Links

Downloads

An overview of useful software packages.

QGroundControl

QGroundControl is the ground control software (GCS) of choice within the Dronecode platform. It can be used to flash, configure and control any FMU that runs PX4 or a MAVLink compatible flight stack. It is recommended to use the latest stable release and update regularly when new releases become available.

PX4 Autopilot builds for RDDRONE-FMUK66(E)

(Note: NXP does not provide precompiled code. Binaries are available through the courtesy of PX4)
Check below which file(s) you should download.

Which variant and file type should I choose?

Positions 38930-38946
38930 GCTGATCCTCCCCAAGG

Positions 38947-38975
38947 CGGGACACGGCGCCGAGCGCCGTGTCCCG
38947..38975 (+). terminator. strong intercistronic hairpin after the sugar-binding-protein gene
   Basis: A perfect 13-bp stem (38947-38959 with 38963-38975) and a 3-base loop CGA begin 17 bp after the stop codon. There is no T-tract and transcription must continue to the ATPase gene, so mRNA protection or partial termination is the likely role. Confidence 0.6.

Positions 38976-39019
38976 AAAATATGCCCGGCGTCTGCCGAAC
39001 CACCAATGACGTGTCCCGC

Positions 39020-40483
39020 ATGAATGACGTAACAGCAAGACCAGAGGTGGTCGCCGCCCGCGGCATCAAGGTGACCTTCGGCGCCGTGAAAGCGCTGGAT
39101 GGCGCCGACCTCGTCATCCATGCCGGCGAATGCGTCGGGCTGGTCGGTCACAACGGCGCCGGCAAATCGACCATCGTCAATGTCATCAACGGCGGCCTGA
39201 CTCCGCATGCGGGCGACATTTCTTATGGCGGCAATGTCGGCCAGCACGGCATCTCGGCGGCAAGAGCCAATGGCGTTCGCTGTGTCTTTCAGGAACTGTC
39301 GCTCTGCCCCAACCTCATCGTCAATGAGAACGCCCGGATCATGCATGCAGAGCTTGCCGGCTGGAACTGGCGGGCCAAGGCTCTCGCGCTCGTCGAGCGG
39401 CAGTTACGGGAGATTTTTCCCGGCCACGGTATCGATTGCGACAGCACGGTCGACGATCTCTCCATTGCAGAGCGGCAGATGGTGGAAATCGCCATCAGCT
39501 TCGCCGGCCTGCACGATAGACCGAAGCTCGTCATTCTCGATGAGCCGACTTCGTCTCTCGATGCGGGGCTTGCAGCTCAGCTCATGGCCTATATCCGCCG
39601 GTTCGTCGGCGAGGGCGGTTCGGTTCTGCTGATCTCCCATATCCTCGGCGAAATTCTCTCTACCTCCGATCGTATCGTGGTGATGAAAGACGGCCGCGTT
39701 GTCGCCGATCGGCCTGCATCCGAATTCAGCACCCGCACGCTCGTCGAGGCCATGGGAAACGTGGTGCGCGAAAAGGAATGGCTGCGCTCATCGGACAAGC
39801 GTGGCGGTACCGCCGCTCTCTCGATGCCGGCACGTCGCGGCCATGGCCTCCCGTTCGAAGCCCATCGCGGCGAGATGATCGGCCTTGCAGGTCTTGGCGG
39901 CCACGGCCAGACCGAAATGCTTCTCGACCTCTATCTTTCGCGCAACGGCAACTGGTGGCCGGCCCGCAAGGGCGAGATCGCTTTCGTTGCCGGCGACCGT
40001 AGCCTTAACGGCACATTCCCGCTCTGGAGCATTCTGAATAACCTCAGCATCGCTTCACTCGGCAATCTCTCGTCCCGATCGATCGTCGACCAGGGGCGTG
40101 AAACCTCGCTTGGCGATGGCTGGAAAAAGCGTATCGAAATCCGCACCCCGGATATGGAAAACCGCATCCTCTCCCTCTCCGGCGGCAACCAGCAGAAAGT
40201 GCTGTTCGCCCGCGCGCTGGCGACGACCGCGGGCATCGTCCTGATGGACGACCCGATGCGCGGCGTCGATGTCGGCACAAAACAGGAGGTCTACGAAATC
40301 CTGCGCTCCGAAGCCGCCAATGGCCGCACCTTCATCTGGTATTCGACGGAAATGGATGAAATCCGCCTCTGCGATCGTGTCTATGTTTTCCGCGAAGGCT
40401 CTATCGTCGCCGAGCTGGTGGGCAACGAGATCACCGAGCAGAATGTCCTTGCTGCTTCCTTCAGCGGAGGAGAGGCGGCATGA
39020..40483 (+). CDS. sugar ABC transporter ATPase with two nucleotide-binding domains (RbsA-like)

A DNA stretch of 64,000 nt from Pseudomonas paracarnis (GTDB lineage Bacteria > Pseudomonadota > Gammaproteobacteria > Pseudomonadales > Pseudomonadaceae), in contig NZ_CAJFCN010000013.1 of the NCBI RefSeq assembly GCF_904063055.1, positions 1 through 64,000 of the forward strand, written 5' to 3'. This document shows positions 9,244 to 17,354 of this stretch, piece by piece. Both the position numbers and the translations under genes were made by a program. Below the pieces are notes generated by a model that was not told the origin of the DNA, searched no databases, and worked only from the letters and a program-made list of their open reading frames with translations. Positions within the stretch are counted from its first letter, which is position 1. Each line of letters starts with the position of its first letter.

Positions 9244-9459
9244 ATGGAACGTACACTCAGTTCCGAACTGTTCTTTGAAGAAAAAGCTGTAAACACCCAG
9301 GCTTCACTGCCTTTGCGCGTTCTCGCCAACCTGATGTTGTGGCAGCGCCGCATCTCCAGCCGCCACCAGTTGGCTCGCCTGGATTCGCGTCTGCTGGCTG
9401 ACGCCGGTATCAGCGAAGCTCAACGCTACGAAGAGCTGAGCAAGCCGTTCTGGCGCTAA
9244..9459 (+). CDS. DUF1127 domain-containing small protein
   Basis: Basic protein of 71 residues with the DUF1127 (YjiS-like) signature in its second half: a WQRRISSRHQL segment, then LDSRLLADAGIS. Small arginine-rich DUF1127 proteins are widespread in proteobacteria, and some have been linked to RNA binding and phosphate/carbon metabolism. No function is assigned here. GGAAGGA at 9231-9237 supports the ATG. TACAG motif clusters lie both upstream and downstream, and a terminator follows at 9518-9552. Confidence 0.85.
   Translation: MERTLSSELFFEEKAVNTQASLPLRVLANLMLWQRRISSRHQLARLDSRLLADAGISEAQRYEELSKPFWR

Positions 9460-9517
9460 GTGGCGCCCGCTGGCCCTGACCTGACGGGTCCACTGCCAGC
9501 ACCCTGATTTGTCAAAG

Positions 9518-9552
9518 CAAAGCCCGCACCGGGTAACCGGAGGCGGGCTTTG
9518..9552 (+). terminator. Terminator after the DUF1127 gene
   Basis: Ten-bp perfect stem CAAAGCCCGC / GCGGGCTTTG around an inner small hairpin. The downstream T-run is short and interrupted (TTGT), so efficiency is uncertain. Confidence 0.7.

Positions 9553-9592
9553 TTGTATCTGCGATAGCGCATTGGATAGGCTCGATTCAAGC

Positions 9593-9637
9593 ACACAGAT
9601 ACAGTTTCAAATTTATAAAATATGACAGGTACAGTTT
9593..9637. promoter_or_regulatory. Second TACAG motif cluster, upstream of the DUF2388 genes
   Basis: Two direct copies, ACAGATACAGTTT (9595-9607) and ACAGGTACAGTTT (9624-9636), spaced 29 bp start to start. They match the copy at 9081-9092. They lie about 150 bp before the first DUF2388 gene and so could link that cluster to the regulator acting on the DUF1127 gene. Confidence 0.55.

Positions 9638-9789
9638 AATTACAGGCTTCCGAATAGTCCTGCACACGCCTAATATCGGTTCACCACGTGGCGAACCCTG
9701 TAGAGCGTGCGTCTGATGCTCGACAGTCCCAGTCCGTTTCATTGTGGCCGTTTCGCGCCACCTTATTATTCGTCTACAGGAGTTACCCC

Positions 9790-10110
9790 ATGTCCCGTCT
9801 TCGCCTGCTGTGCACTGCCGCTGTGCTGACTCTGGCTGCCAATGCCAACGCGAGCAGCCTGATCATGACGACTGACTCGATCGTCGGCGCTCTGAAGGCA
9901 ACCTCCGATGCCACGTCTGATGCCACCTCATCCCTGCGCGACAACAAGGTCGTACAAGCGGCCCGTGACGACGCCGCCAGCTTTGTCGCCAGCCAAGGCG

First you should determine whether to use the -v3 (Rev. C/D) or -e (Rev. E) build. This depends on when you got your RDDRONE-FMUK66. Rev. C and D boards have been distributed before 2022, but are still supported. New boards distributed since the beginning of 2022 are most likely Rev. E. You can also recognize a Rev. E board by the 8x RC PWM outputs (older boards had 6x PWM), or the small 2-pin NFC antenna connector on the side (which was not present on previous revisions).
Next you should consider whether you want to use the stable or development build. For flying it is generally recommended to start with a stable build. Only use a development build if you want to use experimental features or if you ran into a bug with the stable build. Note that it is very much possible that the development build introduces additional bugs - so be careful!